Bitter dispute over security course results

Siyabulela Qwesha tells Vukani that he has been fighting for his results to be submitted to the Private Security Industry Regulatory board by the NGR security training academy.

Endlovini informal settlement resident Siyabulela Qwesha has accused a Khayelitsha-based security training academy of refusing to submit his results to the Private Security Industry Regulatory Authority (PSiRA) board so that he could be authorised to work as a security officer.

The 30-year-old said he paid R1 050 for a three-week security course at NGR security training academy, in Ilitha Park. He claims to have completed the course in June, but some of his course results were not submitted to PSiRA for approval.

Mr Qwesha said he completed Grades C,D and E, but the academy only submitted his Grade E course results. He said he received the approval certificate from the board in August.

A visibly emotional Mr Qwesha said when he enquired about the results, he was informed that he needed to pay another R270 for the academy to submit his results.

Without asking too many questions, he said, he paid the required amount in August, but a few weeks later he still did not receive the certificate from the board.

Despite having completed the training, Mr Qwesha can only work as a security guard once he has been approved by PSiRA.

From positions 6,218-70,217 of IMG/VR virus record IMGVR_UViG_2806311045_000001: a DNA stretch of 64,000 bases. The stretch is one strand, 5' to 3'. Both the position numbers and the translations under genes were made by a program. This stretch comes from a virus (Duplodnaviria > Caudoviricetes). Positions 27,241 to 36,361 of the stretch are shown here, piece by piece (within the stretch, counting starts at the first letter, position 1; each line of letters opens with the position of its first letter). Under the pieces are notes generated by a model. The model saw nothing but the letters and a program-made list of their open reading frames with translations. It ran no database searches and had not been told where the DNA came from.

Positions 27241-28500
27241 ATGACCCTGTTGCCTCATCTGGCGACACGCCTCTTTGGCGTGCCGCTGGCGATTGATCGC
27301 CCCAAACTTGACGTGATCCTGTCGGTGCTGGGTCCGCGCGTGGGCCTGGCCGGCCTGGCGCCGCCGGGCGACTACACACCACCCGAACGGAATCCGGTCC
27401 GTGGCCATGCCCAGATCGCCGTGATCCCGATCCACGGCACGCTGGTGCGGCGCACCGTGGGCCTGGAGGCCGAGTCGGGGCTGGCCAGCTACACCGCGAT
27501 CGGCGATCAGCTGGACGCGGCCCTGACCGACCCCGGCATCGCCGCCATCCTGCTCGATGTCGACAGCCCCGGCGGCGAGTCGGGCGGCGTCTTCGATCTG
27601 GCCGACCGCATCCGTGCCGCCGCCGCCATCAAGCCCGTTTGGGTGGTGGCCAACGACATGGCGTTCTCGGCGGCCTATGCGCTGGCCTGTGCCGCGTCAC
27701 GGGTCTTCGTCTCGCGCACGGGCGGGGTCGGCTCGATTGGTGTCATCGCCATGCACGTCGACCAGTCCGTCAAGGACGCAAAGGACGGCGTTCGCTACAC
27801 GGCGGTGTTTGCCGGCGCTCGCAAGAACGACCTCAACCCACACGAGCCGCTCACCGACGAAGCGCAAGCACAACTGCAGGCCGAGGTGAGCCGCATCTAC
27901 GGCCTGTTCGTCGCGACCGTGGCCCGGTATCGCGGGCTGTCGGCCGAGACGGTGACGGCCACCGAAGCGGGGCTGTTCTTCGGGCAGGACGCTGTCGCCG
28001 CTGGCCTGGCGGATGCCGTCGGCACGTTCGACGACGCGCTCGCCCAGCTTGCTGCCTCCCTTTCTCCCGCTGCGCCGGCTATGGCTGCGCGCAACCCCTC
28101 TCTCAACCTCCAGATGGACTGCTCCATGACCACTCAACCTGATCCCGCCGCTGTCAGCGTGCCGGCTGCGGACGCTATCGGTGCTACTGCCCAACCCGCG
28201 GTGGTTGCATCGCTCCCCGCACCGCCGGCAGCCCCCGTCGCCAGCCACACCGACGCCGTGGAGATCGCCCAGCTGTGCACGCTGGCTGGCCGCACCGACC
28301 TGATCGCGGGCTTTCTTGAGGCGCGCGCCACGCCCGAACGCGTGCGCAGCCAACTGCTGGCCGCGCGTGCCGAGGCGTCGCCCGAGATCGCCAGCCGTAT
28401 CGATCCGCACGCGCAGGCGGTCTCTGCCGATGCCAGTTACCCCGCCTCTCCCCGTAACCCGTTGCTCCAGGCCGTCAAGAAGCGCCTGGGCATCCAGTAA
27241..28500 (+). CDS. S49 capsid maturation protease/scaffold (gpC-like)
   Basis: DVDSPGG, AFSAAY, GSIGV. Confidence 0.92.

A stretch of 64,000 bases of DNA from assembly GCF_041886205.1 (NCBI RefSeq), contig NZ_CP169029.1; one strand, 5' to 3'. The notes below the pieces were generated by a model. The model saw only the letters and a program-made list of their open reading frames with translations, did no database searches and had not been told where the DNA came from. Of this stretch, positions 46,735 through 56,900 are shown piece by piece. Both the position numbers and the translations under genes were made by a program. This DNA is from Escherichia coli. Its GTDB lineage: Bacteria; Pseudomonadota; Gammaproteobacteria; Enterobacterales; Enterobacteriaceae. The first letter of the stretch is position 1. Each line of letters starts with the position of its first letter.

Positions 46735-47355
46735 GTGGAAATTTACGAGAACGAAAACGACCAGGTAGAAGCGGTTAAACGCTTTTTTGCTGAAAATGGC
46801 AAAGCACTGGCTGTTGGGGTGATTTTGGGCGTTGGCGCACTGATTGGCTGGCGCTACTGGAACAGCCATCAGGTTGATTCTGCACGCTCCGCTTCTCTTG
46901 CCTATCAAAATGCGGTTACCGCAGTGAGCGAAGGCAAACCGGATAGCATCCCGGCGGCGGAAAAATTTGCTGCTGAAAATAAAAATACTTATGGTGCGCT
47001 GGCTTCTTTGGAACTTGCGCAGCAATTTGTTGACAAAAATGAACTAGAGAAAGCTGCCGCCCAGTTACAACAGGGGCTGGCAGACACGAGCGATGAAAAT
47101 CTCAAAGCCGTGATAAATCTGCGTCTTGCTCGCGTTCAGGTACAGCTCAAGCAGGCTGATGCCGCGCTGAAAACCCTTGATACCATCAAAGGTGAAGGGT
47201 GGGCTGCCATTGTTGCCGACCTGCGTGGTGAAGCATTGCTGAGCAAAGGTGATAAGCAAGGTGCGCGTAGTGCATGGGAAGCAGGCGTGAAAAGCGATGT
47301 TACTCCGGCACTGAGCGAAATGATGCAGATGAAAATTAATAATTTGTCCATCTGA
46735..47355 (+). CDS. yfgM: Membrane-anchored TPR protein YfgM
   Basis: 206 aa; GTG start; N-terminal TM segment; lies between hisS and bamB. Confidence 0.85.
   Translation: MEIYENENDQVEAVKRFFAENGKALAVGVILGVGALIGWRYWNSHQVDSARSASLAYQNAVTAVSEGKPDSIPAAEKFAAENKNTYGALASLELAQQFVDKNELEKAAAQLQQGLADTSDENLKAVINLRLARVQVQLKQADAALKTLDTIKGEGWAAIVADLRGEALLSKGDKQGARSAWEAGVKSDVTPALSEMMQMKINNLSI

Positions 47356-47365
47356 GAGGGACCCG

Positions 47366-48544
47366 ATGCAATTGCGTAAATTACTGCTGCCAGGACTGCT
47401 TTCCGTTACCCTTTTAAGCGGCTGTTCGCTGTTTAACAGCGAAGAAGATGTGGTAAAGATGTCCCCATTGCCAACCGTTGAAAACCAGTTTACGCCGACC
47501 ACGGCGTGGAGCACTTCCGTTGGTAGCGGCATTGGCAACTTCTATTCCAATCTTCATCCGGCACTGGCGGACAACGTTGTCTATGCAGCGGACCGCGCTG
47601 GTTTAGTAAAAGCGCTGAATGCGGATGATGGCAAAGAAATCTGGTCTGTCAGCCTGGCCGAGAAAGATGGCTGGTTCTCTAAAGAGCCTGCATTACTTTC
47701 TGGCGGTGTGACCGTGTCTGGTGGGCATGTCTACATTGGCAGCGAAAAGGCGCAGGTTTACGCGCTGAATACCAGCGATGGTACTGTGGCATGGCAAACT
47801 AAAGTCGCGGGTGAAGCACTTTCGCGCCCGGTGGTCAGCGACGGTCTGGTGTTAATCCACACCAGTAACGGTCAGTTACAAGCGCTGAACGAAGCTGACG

In September, he said, he again visited the academy to find out what had caused the delay. He said he was shocked when they informed him that he needed to pay an additional R180. Because he needed his certificate, he said he immediately paid the money. But until now he has not received his certificate.

The key role of the board is to verify the results and issue a certificate stating that he is a qualified security officer.

Without the board’s approval of his results, he cannot work as a security officer even though he has received his certificate from the academy, he said.

Mr Qwesha argued that security companies no longer employed people with Grade E only.

Over the past five months, he said, he has been going up and down appealing to the academy to submit his results, but his attempts had been fruitless.

“I don’t know why they are not submitting my results when I have paid for the course. My life is at a standstill now because I can’t find employment even though I have been trained as security officer. Why are these people messing up my life? When I enrolled for the course, I wanted to lift myself out of poverty, but it seems that they are the ones who are keeping me in poverty.

“What hurts the most is that the other people whom I trained with from other academies are now working,” he said.

Mr Qwesha said he visited the offices of the board in Cape Town at the beginning of the month to plead for assistance and they advised him to file a complaint via email to the board and they would investigate the matter.

When Vukani contacted NGR security academy, the owner, Dalibango Ndingiswayo, said one of the instructors responsible for submitting the course results to the board had been mistakenly labelled as no longer employed by NGR when he went to submit the results.

As a result he could not submit the course results to be processed. He added that he was in the Eastern Cape for three months and he recently returned to sort out the matter.

“The issue of money he has paid, I will investigate that and he needs to come with proof of payment. I would urge him to come to me and look how can we solve the matter,” he said.

Communication manager for PSiRA, Sizwe Zuma, said they will be investigating the matter.

“In order for the authority to have all the facts relating to the case, we will need a maximum of seven days excluding the weekend for proper investigations,” he said.